NORTH Yorkshire could be split in two by a devolution plan that risks leaving rural areas behind, according to a council leader.
Coun Carl Les, leader of North Yorkshire County Council, expressed disappointment at a proposal which would see West Yorkshire team up with three North Yorkshire districts and York to bid for greater control over their own affairs.
The invitation from West Yorkshire councils was extended to York, Harrogate, Selby and Craven last week.
Talks had previously taken place over a single proposal, known as the ‘Greater Yorkshire’ plan, which would have seen a single bid submitted by West and North Yorkshire, East Riding and perhaps Hull.
But West Yorkshire’s five authorities have now indicated their preference is to partner with their immediate neighbours or to go it alone.
Coun Les said: “I am disappointed they are doing this. It misses the opportunity offered by the Greater Yorkshire idea.
“My specific concern is that it splits North Yorkshire into two parts - those with devolution and those that might have it.
“I think it ignores the rural economy and I think it ignores East Yorkshire.”
Coun Les said the county council was still supporting the Greater Yorkshire idea. Work is underway on a North and East Yorkshire proposal which could be submitted on its own or as part of a Greater Yorkshire bid.
George Osborne has offered areas the chance to have a much bigger say in areas like transport, economic development and skills and asked for initial bids to be submitted by September 4.
He has also stressed that areas wanting devolved powers will have to adopted elected mayors.
South Yorkshire councils are expected to submit a bid in partnership with their north Derbyshire and north Nottinghamshire neighbours.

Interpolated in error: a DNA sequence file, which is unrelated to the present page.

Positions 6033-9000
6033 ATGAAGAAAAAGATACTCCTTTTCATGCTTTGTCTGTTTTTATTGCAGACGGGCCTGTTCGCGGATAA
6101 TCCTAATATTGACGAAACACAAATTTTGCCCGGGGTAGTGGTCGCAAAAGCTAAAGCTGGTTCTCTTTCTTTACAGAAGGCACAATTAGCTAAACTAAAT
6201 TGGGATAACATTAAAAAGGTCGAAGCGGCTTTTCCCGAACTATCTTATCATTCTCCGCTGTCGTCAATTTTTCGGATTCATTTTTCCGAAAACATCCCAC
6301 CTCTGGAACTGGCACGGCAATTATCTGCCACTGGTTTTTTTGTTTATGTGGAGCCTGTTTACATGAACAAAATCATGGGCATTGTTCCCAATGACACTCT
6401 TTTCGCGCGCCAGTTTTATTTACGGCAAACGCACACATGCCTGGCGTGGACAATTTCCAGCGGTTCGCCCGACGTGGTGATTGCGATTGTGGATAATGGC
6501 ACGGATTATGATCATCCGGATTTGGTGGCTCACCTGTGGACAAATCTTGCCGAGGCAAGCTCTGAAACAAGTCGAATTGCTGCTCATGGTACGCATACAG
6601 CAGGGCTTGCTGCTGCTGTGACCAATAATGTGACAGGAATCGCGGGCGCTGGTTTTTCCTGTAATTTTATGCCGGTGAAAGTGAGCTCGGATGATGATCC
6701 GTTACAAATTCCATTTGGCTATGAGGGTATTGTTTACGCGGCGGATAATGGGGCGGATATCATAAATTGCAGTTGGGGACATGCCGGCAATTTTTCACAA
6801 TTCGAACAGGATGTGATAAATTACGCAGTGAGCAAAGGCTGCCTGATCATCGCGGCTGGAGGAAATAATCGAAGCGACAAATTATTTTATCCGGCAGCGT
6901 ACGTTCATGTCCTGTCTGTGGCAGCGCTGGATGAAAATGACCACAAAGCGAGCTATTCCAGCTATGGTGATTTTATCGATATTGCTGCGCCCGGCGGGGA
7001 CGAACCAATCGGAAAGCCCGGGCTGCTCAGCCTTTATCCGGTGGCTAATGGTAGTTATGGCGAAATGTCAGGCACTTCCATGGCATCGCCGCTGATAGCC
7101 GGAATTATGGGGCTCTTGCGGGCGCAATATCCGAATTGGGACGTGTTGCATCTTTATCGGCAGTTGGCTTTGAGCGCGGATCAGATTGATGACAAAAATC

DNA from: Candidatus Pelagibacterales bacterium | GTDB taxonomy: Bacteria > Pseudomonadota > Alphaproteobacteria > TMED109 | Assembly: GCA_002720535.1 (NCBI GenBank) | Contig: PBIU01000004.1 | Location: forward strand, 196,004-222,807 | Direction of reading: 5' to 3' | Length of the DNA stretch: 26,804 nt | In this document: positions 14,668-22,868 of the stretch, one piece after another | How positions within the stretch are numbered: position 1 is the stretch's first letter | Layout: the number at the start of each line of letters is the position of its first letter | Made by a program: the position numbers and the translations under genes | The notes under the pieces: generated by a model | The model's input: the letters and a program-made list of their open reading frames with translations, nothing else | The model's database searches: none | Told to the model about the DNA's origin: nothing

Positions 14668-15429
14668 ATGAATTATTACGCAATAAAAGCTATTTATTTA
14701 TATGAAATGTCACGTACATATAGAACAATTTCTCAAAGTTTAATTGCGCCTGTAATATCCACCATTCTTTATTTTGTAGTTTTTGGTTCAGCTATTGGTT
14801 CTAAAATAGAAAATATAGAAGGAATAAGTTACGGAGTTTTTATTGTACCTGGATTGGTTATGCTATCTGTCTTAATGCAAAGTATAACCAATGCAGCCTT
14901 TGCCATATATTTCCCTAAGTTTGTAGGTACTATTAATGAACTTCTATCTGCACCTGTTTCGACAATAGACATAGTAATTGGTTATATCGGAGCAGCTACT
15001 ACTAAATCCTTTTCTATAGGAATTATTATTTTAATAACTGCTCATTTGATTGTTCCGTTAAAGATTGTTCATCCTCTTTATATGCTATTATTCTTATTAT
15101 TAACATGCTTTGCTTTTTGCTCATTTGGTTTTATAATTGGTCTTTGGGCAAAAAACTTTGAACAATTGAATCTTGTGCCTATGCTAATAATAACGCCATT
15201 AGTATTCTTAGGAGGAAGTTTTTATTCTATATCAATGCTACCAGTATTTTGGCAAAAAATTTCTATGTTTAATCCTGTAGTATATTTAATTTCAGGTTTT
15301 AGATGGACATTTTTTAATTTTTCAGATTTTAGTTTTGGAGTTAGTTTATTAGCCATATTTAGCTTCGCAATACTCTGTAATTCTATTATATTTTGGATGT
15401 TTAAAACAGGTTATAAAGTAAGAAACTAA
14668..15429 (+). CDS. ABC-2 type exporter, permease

York, Harrogate, Craven and Selby now face a choice over where their future lies.
Craven Council leader Richard Foster said he was still in favour of the Greater Yorkshire idea.
“We do have close links with West Yorkshire, there’s no two ways abouts it. Rail services, major roads, our main links are with West Yorkshire and Lancashire so we don’t want to be completely out of any deal West Yorkshire has.”
Coun Foster said a tie-up with West Yorkshire would raise questions in areas such as the fire service and police which operate on a North Yorkshire-wide basis.
He also played down suggestions that councils will have to take a final decision by the Government’s deadline next week and suggested further discussions would take place before Mr Osborne announces completed devolution deals in November.
As part of its Big Debate series, The Yorkshire Post will host an event on September 17 where readers will have the chance to hear key figures in the devolution debate discuss the region’s future and ask questions.
Humber Local Enterprise Partnership chairman Lord Haskins, Leeds City Council leader Judith Blake, Andrew Carter from the Centre for Cities thinktank and Wakefield Council leader Peter Box are due to take part.
If you would like to attend please email firstname.lastname@example.org. Please also suggest a question you would like to ask.